New Zealand Transport Minister Simon Bridges has announced an ambitious and wide-ranging package of measures to increase the uptake of electric vehicles.

Launching the package last week, Bridges said the benefits of electric vehicles are “far-reaching”.

“They’re cheaper to run than petrol or diesel vehicles, they’re powered by our abundant renewable electricity supply and they’ll reduce the amount of emissions that come from the country’s vehicle fleet,” he said.

The package will tackle and remove barriers that have until now prevented households and business from choosing electric vehicles, including the limited selection of models available, a lack of widespread public charging infrastructure and a lack of awareness about electric vehicles in general.

Developed in consultation with the private sector and local government over the past year, the package includes:

  • a target of doubling the number of electric vehicles in New Zealand every year to reach approximately 64,000 by 2021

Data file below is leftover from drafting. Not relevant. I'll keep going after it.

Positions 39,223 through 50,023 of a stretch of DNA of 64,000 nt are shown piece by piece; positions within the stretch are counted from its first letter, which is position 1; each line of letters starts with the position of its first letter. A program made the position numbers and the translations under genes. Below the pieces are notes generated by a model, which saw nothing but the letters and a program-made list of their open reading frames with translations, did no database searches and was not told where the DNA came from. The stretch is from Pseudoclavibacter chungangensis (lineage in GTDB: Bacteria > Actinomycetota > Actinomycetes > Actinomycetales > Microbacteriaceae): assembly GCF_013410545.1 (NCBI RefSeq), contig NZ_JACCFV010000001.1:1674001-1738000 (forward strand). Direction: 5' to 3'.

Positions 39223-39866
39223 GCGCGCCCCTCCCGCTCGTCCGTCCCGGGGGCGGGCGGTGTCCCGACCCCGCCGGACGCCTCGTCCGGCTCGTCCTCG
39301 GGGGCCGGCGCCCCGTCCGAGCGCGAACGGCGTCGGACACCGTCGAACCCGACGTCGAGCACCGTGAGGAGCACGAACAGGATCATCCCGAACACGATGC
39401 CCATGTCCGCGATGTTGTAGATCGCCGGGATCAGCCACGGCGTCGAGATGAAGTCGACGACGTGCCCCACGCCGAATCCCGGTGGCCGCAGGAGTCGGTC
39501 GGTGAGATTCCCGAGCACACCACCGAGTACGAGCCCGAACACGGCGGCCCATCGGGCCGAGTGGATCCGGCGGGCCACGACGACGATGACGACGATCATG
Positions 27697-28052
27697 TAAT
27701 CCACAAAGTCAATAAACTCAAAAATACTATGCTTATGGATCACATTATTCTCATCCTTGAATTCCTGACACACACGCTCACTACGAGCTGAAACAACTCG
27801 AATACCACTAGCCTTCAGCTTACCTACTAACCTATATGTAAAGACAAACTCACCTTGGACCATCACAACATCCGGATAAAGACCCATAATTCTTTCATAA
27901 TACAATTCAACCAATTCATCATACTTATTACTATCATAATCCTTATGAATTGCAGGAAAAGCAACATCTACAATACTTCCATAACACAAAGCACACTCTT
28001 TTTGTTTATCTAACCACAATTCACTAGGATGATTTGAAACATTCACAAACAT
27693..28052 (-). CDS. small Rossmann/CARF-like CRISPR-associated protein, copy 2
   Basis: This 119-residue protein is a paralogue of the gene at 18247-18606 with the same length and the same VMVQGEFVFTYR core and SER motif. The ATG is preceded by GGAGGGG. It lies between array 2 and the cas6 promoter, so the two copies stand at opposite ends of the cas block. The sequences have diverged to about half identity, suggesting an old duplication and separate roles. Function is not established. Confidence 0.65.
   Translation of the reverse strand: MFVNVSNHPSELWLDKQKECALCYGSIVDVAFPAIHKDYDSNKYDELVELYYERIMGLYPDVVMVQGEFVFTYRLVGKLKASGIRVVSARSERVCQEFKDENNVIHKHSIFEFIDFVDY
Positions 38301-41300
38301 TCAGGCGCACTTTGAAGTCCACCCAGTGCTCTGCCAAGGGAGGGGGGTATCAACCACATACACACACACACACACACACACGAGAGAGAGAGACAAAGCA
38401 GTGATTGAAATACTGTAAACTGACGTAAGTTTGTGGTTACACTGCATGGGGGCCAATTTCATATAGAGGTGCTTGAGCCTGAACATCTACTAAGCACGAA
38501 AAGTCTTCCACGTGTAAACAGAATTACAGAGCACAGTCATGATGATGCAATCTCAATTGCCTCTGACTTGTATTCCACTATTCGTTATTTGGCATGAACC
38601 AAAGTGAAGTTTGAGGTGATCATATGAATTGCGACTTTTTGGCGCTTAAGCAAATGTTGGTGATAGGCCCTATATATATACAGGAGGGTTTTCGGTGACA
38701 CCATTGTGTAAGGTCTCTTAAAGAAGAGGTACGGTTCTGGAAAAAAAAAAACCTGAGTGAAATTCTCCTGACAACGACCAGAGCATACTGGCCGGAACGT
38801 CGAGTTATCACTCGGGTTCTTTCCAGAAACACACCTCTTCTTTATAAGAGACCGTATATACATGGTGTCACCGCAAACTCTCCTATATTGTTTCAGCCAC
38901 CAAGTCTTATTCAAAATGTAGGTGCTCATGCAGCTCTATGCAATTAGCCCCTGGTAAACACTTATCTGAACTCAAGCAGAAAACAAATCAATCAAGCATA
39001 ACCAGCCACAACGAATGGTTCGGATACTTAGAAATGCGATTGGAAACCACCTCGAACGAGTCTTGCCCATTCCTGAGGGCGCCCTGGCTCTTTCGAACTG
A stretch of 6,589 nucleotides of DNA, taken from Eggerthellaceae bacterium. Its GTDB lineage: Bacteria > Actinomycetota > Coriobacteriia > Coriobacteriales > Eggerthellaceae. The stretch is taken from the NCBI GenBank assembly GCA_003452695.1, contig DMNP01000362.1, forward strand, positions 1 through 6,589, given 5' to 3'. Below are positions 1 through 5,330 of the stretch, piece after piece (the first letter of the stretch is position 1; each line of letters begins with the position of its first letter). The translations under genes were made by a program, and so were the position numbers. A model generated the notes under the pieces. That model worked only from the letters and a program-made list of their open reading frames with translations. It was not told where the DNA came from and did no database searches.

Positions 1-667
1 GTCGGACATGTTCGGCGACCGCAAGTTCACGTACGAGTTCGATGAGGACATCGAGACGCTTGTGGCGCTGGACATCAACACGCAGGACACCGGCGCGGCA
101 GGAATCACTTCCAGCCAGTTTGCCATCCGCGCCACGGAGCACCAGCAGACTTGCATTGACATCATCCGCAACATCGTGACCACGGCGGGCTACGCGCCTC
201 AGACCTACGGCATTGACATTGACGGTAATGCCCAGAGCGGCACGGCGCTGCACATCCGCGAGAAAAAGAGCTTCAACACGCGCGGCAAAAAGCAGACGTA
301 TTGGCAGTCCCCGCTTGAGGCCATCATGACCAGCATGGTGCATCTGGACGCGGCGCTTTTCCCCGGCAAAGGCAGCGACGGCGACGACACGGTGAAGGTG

• extending the road user charges exemption on light electric vehicles until they make up 2% of the light vehicle fleet
  • a new road user charges exemption for heavy electric vehicles until they make up 2% of the heavy vehicle fleet
  • work across government and private sector to investigate the bulk purchase of electric vehicles
  • government agencies coordinating activities to support the development and rollout of public charging infrastructure, including providing information and guidance
  • $1 million annually for a nationwide electric vehicle information and promotion campaign over five years
  • a contestable fund of up to $6 million per year to encourage and support innovative low-emission vehicle projects
  • allowing electric vehicles in bus lanes and high-occupancy vehicle lanes on the state highway network and local roads
  • a review of tax depreciation rates and the method for calculating fringe benefit tax to ensure electric vehicles are not being unfairly disadvantaged
  • establishing an electric vehicles leadership group across business, local and central government.

The package also seeks to realise the many benefits that electric vehicles offer, including annual savings of road user charges of $600 a year for the average vehicle owner and cheaper operating costs, said Bridges.

“On average, charging an electric vehicle at home is equivalent to buying petrol at 30 cents a litre, compared to petrol which is around $2 a litre,” he said.

Further information on the Electric Vehicles Programme is available at www.transport.govt.nz/ev.

Extracted in full from Sustainability Matters.